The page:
Early fall didn’t look a whole lot different from late summer on Sunday.
Similar to what happened just four days ago in Southwest Colorado, severe rain and hailstorms closed off streets and highways around Durango and La Plata County. The storms came almost simultaneously with the onset of fall, which officially began Sunday at 2:44 p.m. Mountain Daylight Time.
Flooding and mud slides brought destruction and confusion to the area. The afternoon storms came from the west, tore through Durango and continued toward the Lemon and Vallecito reservoir areas and also hit Bayfield.
Christopher Cuoco from the National Weather Service in Grand Junction said “very powerful storms” moved over La Plata County in a “sharp cold front.” He said 1 to 1.5 inches of rain was reported in various locations around Durango and over Missionary Ridge.
A flood of water coming off Animas Mountain made a lake on U.S. Highway 550 near the Iron Horse Inn. A full-sized SUV, a Toyota Sequoia, became stuck in the southbound lanes at that location. The driver was able to exit the vehicle and was transported to town by authorities.
The highway was closed at that spot Sunday evening with an uncertain reopening, the Colorado State Patrol said. Traffic was able to get around the closure by using Animas View Drive.
Durango Fire & Rescue Authority Marshal Karola Hanks said the impact of Sunday’s storms was worse than the previous storm, which hit Wednesday evening.
A partial list of other road floodings and closures:
Florida Road was closed between East Third Avenue and Riverview Drive for several hours because of mud, water and debris. City crews expected to have the road reopening later Sunday evening, the city of Durango said in a news release, but delays should be expected.
Water coming down from Animas Mountain ran over the Animas River bridge on 32nd Street, closing it for several hours.
At Gem Village near Bayfield an irrigation ditch was flooding onto U.S. Highway 160.
County Road 250 was again blocked by heavy mud and debris near Woodard Canyon. County road crews worked to clear it Sunday night, but access will be limited for several days for debris removal. The road is open to residents only from Trimble Lane to the 2000 block.
Butch Knowlton, director of the county’s Office of Emergency Management, said removing the large volume of debris from the road was a priority, to allow for emergency vehicles to pass if necessary. The next priority was to clear Florida Road (County Road 240) east of the city.
From their position on County Road 250, Knowlton and county Road Maintenance Superintendent Doyle Villers were managing incidents all over the county.
County Road 501, which runs between Bayfield and Vallecito, also suffered significant damage.
Among the county roads affected were 203, 204 (Junction Creek), 210, 213 (La Posta). 225, 245, 234, 105 and 119, the county said in a Sunday evening news release.
“There is equipment all over the county,” Knowlton said. “This is the biggest equipment we have, removing massive volumes of debris on three separate occasions this afternoon.”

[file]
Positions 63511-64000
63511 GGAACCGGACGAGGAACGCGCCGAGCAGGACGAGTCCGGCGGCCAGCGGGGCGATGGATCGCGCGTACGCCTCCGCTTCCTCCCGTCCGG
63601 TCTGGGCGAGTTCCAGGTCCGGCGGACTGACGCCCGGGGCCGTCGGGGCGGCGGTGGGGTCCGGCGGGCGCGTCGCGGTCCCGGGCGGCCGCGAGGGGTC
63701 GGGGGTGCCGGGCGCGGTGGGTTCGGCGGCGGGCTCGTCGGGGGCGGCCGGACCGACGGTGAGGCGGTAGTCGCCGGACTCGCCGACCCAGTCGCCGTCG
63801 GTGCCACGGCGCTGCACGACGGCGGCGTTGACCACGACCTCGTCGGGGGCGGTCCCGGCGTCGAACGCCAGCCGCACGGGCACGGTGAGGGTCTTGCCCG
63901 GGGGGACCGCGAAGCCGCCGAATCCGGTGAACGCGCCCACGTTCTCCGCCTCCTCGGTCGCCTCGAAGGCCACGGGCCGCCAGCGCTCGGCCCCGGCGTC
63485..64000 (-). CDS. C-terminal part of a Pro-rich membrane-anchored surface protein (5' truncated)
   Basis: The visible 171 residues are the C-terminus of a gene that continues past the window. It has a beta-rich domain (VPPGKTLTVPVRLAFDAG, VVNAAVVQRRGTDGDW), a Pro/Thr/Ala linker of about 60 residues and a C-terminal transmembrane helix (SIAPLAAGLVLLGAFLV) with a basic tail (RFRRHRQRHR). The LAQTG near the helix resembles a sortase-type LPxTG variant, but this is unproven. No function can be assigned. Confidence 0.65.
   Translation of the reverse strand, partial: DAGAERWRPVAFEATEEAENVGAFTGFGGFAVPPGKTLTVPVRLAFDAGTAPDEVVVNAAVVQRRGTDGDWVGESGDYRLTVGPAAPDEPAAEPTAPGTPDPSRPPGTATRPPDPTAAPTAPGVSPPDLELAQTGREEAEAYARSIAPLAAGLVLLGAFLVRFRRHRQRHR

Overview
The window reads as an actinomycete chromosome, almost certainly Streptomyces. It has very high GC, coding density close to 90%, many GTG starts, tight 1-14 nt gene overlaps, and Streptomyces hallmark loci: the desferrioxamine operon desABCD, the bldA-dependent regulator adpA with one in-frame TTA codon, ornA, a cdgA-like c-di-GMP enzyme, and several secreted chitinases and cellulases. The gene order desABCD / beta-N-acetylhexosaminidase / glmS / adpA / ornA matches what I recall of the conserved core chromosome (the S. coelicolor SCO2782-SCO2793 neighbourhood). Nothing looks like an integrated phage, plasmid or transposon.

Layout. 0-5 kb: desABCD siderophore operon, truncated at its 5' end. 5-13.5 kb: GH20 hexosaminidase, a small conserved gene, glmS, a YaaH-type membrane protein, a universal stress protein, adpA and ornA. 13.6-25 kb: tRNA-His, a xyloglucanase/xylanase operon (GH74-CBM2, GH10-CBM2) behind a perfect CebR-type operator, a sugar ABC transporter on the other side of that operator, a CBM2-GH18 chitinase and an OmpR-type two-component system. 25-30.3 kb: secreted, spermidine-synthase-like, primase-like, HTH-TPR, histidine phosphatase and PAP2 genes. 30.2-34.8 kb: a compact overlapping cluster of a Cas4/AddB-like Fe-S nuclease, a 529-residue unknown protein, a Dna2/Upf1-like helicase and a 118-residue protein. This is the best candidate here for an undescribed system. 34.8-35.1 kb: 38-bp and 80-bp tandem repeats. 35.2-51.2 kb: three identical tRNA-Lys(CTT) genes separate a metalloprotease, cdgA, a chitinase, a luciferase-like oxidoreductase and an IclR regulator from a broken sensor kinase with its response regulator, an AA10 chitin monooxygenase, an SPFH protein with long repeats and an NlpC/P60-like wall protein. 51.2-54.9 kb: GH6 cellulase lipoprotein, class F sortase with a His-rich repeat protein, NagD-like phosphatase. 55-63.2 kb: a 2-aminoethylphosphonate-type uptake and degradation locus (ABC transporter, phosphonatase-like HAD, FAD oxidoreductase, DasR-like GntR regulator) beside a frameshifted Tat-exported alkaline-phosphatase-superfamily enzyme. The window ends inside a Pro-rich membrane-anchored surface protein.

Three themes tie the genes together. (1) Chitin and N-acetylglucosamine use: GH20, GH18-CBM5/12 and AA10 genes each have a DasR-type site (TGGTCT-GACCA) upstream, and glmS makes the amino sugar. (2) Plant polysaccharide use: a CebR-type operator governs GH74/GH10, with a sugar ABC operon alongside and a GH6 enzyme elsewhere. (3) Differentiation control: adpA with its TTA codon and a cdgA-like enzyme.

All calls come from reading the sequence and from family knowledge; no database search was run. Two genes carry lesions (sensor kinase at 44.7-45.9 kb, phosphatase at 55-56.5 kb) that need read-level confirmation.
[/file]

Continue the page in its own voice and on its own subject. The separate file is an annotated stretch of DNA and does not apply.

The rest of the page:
Villers said at one point the debris on County Road 250 was up to six feet in depth.
He added there were 15 crew members engaged and 12 pieces of equipment in service, plus a standby list of people on-call.
Knowlton added that with the help of county residents and search and rescue volunteers tracking storm activity, as well as the National Weather Service, who kept him informed on when and where the storms were going, crews were able to prepare for the upcoming conditions.
“Our relationship with Grand Junction has really paid off,” he said. “With these updates, we’ve been able to figure out all afternoon where it would hit.”
Damaging golf ball-sized hail was reported in several places.
Jean Campion, who lives between Marvel and Redmesa in western La Plata County, said hail stones broke out windows at her house and left the siding on her house pockmarked.
Hanks said that fall is typically a time for flooding and severe weather in the area.
“If you look at it, historically, this is when the river will flood, is in the fall,” she said.
She said the wet ground leaves nowhere for water to go.
“The ground is completely saturated, so anything landing is coming off,” Hanks said. “Water goes downhill, and it happens all at once.”
Villers says it will be a week to 10 days for the roads to be completely cleared and drivers should respect the work ahead.
“Crews will be working for days,” he said. “So we ask people slow down and help us. Drive with caution.”
Property damage had not yet been assessed Sunday night.
La Plata Electric Association reported several small weather-related power outages Sunday, affecting 230 customers. Four LPEA crews were working Sunday night to make repairs, LPEA said in a news release.
At least one auto accident near Farmington Hill was attributed to weather, the Colorado State Patrol said. No injuries were reported.
Those who believe in weather forecasts will take heart in the National Weather Service’s forecast for the next week. Today, Durango is slated for sunny skies and a high of 69. There is no rain forecast through Sunday.